• Visitors hike along the base of the Gila Cliff Dwellings.

    Gila Cliff Dwellings

    National Monument New Mexico

There are park alerts in effect.
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  • Thunderstorm Safety Closures Possible

    When thunderstorms are nearby, the trail to and from the Gila Cliff Dwellings is closed. Please check local forecasts before you visit. Thunderstorms are typically more likely in the afternoon. On some afternoons it is not possible to reopen. More »

  • Tour of the Gila may Impact Area Traffic

    If you are planning a visit between April 30 and May 4, be aware that area traffic may be impacted by the annual Tour of the Gila bicycle road race. For more information about the race, please visit tourofthegila.com. More »

  • Fire Restrictions on Gila National Forest

    Gila National Forest will implement smoking and fire restrictions beginning April 22. Smoking and fires are never permitted on Gila Cliff Dwellings National Monument property. More »

Your Safety

A volunteer ranger orients visitors to the trail conditions at Cliff Dweller Canyon trailhead.
A volunteer ranger orients visitors to trail conditions at Cliff Dweller Canyon trailhead.
NPS Photo
 

Cliff Dwellings Trail
The one-mile loop trail to and through the cliff dwellings climbs 180 feet above the canyon floor to an elevation close to 6000 feet. Allow a minimum of one hour for the round-trip hike. The trail is not wheelchair accessible. Views of the some of cliff dwellings are possible after a 1/4-mile hike in the canyon bottom. The trail that continues to the dwellings is steep and rocky in places and can be muddy or icy at times. Wear sturdy shoes, pace yourself (use the benches), and carry water.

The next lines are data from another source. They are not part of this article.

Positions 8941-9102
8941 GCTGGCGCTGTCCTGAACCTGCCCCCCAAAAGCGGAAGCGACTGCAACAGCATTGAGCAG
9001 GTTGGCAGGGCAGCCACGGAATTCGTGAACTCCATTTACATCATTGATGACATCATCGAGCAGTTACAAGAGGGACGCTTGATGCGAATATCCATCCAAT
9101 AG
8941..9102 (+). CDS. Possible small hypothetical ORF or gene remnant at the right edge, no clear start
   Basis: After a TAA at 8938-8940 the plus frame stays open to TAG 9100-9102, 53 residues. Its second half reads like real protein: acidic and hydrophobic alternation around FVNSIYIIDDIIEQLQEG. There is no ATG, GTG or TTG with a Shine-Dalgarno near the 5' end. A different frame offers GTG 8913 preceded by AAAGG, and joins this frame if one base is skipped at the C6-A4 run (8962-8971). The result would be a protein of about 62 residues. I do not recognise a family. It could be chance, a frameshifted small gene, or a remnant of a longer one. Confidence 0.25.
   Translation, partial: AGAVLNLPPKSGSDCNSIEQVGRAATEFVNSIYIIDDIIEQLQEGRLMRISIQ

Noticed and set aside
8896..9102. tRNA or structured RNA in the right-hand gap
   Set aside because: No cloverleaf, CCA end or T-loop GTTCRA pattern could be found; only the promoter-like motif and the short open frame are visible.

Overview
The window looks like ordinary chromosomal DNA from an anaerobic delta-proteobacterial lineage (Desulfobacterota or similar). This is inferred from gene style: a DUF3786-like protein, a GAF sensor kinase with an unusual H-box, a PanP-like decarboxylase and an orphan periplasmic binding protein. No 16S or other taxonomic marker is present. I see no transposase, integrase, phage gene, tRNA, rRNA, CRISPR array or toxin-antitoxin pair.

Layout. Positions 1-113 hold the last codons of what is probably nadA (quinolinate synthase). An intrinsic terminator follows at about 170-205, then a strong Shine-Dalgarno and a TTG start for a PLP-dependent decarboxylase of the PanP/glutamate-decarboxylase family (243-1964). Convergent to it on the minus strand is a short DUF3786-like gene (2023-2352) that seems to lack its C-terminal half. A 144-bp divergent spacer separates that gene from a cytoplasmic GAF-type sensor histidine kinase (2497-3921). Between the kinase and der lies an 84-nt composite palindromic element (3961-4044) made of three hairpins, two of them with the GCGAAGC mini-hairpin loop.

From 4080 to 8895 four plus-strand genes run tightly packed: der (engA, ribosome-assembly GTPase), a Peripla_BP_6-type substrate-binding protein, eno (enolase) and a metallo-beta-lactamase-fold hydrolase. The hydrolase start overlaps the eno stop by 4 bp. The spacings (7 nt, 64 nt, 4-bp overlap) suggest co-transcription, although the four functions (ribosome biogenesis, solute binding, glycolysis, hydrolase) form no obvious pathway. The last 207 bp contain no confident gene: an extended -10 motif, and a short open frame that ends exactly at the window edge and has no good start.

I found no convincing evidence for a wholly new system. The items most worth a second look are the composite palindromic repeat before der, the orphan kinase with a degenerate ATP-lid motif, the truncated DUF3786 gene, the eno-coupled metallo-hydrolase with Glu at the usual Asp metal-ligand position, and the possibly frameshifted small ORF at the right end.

For the sake of preserving the dwellings and ensuring visitor safety, the public is asked to observe the following rules when visiting the Monument:

  • Please stay on the trail.
  • Please do not sit, climb, touch, or lean on ruin walls.
  • If an artifact is found, do not touch it. Report it to the nearest ranger, so that a proper excavation may be done and more may be learned about the people who lived here.
  • Use of tobacco products, food, and any beverage other than water is not allowed on the trail.

Did You Know?

Signature of Don Juan Ignacio Flores Mogollón

The ancient Puebloans of the area are often referred to as the "Mogollon people" by archeologists. This name was applied because of the nearby Mogollon Mountains. These mountains, in turn, were named for Don Juan Ignacio Flores Mogollón, the Spanish Governor, from 1712 to 1715, of what is now New Mexico.